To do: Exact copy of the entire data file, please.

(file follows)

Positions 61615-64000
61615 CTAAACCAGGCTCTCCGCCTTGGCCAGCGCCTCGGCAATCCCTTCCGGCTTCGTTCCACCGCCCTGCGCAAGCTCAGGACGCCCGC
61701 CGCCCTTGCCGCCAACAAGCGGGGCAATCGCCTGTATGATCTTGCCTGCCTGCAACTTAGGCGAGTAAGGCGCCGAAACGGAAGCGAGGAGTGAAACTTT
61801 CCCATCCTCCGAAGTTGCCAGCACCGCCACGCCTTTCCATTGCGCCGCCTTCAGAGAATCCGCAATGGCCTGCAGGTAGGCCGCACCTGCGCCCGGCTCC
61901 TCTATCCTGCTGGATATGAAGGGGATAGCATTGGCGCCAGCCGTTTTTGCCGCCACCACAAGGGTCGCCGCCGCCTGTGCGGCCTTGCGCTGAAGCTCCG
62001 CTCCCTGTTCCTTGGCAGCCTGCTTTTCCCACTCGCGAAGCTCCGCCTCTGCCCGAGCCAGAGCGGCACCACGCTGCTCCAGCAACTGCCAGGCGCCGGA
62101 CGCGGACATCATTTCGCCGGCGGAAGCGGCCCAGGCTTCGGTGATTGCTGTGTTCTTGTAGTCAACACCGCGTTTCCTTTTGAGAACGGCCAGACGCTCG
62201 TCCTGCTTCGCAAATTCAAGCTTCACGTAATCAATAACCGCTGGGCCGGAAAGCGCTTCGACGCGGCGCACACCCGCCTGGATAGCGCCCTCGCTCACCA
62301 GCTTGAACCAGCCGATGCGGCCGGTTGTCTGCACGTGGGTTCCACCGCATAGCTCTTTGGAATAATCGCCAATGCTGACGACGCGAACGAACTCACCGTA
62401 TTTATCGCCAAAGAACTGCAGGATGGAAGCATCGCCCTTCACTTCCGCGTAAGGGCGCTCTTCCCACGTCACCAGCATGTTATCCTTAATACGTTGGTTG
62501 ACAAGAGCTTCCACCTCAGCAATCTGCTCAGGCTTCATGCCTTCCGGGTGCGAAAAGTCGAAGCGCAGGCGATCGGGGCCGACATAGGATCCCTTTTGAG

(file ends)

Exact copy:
Positions 61615-64000
61615 CTAAACCAGGCTCTCCGCCTTGGCCAGCGCCTCGGCAATCCCTTCCGGCTTCGTTCCACCGCCCTGCGCAAGCTCAGGACGCCCGC
61701 CGCCCTTGCCGCCAACAAGCGGGGCAATCGCCTGTATGATCTTGCCTGCCTGCAACTTAGGCGAGTAAGGCGCCGAAACGGAAGCGAGGAGTGAAACTTT
61801 CCCATCCTCCGAAGTTGCCAGCACCGCCACGCCTTTCCATTGCGCCGCCTTCAGAGAATCCGCAATGGCCTGCAGGTAGGCCGCACCTGCGCCCGGCTCC
61901 TCTATCCTGCTGGATATGAAGGGGATAGCATTGGCGCCAGCCGTTTTTGCCGCCACCACAAGGGTCGCCGCCGCCTGTGCGGCCTTGCGCTGAAGCTCCG
62001 CTCCCTGTTCCTTGGCAGCCTGCTTTTCCCACTCGCGAAGCTCCGCCTCTGCCCGAGCCAGAGCGGCACCACGCTGCTCCAGCAACTGCCAGGCGCCGGA
62101 CGCGGACATCATTTCGCCGGCGGAAGCGGCCCAGGCTTCGGTGATTGCTGTGTTCTTGTAGTCAACACCGCGTTTCCTTTTGAGAACGGCCAGACGCTCG
62201 TCCTGCTTCGCAAATTCAAGCTTCACGTAATCAATAACCGCTGGGCCGGAAAGCGCTTCGACGCGGCGCACACCCGCCTGGATAGCGCCCTCGCTCACCA
62301 GCTTGAACCAGCCGATGCGGCCGGTTGTCTGCACGTGGGTTCCACCGCATAGCTCTTTGGAATAATCGCCAATGCTGACGACGCGAACGAACTCACCGTA
62401 TTTATCGCCAAAGAACTGCAGGATGGAAGCATCGCCCTTCACTTCCGCGTAAGGGCGCTCTTCCCACGTCACCAGCATGTTATCCTTAATACGTTGGTTG
62501 ACAAGAGCTTCCACCTCAGCAATCTGCTCAGGCTTCATGCCTTCCGGGTGCGAAAAGTCGAAGCGCAGGCGATCGGGGCCGACATAGGATCCCTTTTGAG